Note: Brief, vague examples are provided in parentheses; these examples may not fit your circumstances. They should be modified to align with your visions and expanded to meet V-SMART specifications based upon your specific circumstances.

Short-term: (reduce your weekly spending, renegotiate television/internet contracts with service provider)

Intermediate/Mid-range goals: (pay off debt, establish a 3-6 month emergency fund, save for a home down payment)

Long-term – (purchase a rental property with at least a 20% down payment, create multiple streams of passive income, reach a net worth of $1 million, retire early!)


Readers, do you maintain written financial goals? Do they follow the V-SMART recommendations? What barriers are preventing you from establishing written goals? How have written goals boosted your achievement in the past? Share one current financial goal in the comments section below!

Values and Budgeting – Part Two

In my previous post , I proposed that because change is inevitable, we should do anything and everything within our power to take action to create positive changes, thereby pursuing continual growth. In order to effectively pursue this growth, a wise Superhero should create goals. Before we unpack these ideas further in relation to our personal finances, I want to make some important distinctions.


 
Goals Are Empty Without a Foundation of Values

If you think you are motivated by goals and achievement, you are wrong. “But I have achieved a lot in my life,” you say. Congratulations! I want you to achieve all of your goals. I certainly want to achieve all of my own goals. However, the goal itself is not the driving force, as we saw when reflecting upon the rapid rise of a young phenom named Michael Jordan. Values are the driving force for meaningful goals. Show me a significant goal, and I will point out the values that underpin the goal.

Side note: It is possible to achieve a significant goal that is not underpinned by one of your highest values. For example, I could set a goal to complete a triathlon in 2017. Do I think I could complete this goal? Absolutely. Do I have any interest? No. Why? While I value Health and Personal Wellness, the driving value that leads me to exercise is Leisure, believe it or not. Swimming and biking are not nearly as leisurely to me as is running -I know, feel free to groan. However, I think we all can agree I am pretty likely to phone it on the triathlon and end up running a marathon instead.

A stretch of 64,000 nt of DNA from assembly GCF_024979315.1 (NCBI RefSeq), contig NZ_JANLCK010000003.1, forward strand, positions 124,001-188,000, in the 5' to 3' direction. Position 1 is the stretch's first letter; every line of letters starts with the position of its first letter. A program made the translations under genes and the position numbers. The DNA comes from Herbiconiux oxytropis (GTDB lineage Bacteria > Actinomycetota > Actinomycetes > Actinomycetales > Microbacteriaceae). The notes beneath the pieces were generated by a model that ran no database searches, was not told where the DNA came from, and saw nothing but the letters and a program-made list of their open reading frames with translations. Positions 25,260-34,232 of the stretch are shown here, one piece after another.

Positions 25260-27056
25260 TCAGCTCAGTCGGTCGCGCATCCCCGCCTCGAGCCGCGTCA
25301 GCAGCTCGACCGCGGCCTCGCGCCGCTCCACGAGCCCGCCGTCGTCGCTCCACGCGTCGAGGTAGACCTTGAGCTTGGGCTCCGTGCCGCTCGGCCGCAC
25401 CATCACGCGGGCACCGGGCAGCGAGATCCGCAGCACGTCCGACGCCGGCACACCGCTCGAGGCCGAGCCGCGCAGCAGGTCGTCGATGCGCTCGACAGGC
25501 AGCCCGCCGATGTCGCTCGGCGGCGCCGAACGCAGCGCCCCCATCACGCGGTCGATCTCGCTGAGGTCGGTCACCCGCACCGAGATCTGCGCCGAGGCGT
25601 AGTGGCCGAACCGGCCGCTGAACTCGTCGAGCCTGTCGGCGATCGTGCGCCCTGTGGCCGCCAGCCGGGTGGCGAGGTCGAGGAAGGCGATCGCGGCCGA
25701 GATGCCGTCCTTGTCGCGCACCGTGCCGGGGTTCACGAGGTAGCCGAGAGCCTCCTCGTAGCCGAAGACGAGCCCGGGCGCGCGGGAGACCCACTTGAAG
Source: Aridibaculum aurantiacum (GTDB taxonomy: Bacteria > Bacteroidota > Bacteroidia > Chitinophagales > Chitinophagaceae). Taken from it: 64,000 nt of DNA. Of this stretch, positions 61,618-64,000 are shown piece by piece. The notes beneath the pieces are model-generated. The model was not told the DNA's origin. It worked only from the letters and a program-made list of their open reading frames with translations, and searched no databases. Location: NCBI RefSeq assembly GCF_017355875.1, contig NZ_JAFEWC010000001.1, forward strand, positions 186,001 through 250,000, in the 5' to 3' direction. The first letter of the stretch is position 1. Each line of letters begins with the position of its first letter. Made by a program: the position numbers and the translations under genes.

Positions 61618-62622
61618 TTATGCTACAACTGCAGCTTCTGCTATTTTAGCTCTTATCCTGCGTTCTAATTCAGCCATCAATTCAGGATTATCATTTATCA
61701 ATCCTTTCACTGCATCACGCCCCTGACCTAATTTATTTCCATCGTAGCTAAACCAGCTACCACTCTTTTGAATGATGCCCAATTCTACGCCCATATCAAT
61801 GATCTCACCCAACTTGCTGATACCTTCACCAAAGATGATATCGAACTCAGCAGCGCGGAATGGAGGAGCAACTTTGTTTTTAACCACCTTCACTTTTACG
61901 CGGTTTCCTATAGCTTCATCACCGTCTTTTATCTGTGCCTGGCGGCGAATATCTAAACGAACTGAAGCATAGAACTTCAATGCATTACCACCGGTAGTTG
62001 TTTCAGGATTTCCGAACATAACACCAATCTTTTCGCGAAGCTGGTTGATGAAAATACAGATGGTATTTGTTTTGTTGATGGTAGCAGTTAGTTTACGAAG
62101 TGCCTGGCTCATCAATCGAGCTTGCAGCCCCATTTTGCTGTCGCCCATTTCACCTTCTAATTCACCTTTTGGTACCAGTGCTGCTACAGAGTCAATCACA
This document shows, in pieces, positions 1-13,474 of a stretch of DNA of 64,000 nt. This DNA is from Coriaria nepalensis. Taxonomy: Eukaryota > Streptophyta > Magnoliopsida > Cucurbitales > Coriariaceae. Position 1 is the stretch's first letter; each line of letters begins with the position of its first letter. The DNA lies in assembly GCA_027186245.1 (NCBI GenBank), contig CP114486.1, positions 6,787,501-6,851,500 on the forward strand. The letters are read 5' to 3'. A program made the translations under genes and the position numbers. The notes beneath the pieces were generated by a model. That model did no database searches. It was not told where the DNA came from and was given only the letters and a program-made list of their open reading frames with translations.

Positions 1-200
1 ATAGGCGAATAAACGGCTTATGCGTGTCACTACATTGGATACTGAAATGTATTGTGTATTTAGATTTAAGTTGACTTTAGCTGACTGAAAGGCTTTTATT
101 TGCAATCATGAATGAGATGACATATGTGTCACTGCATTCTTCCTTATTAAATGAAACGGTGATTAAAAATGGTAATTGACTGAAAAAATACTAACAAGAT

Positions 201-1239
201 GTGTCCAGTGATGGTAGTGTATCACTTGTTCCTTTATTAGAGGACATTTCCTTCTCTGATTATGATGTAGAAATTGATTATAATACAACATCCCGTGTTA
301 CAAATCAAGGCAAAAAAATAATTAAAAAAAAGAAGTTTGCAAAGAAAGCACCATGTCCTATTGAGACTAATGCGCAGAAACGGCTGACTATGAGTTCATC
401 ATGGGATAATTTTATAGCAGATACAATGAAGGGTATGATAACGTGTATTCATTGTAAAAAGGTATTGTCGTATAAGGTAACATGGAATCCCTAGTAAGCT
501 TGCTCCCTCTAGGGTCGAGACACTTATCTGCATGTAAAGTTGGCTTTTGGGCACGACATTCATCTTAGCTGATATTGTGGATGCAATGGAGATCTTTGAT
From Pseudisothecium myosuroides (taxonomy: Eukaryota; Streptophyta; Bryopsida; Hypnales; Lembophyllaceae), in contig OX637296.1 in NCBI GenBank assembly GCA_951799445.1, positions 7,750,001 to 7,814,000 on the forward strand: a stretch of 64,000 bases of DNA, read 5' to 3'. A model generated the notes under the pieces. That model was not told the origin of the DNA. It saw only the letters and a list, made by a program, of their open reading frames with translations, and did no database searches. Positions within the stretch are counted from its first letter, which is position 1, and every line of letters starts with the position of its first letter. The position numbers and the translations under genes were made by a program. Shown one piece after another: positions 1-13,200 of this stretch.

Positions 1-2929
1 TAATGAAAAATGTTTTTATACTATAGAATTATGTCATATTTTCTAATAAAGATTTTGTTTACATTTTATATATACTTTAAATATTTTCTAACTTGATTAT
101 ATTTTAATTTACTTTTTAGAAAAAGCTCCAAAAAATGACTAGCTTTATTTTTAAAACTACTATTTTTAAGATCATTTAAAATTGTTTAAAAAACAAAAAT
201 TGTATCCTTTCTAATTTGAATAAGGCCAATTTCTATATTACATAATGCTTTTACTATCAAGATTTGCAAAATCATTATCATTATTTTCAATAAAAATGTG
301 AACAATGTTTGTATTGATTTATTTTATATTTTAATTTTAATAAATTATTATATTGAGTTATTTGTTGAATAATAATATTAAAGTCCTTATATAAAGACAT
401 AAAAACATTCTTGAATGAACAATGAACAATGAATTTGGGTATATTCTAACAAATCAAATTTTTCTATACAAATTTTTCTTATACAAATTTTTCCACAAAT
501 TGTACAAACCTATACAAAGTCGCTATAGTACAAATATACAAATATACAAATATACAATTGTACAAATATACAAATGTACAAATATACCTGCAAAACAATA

Discover Your Values

Now that we have seen the importance of our values in relationship to our financial goals, allow me to present a few simple questions which are designed to help you quickly identify your values. All of the following questions are related to the concept of Purpose. Think of Purpose as the reason you wake up in the morning.

  • What or whom do you live for?
  • What activities and experiences provide you with deep fulfillment?
  • How do you best contribute to the world?
  • What kind of legacy do you wish to leave?

Honest and in-depth answers to these questions should point you clearly to  your Purpose and, subsequently, a set of easily identifiable values. Alternatively, values may point to purpose, depending upon how your line of thinking.

Think of Purpose as the reason you wake up in the morning.


 
A Non-Financial Example of Values and Purpose

During a European college band tour in 2005, I met a Pastor in a small Austrian town who clearly understood his life’s purpose, identified his values, and adhered to them by his actions. As he told me his story, I was fascinated by the seemingly-disconnected details of his remarkable life. This was a man who had grown up in the US, yet here he was, complete with a southern drawl and Colonel Sanders beard, leading a flourishing congregation in a picturesque town nestled between snow-capped mountains. Curious, I asked him how he had been called to his position. His response, which puzzled me for years, is much clearer today in light of my understanding of the principles of purpose and connected values:

“Called? I wasn’t called. I had to go.”

This was a man who knew his purpose and acted upon it. I believe he was compelled to do so. He left his comfort zone in order to fulfill his purpose, and at the intersection of purpose, values, and action, he found fulfillment.

What Happens When We Discover Our Values and Purpose?

Like the Pastor above, when we discover our values and purpose, we will naturally shift toward spending the majority of our time and energy on impactful activities. Hint: Highly-successful people do not watch 6 hours of television and compulsively check their Facebook feeds every fifteen minutes. Successful people allow their purpose and values to drive their actions.

Your Financial Values

Armed with knowledge of your personal values, now let us answer the following adapted questions: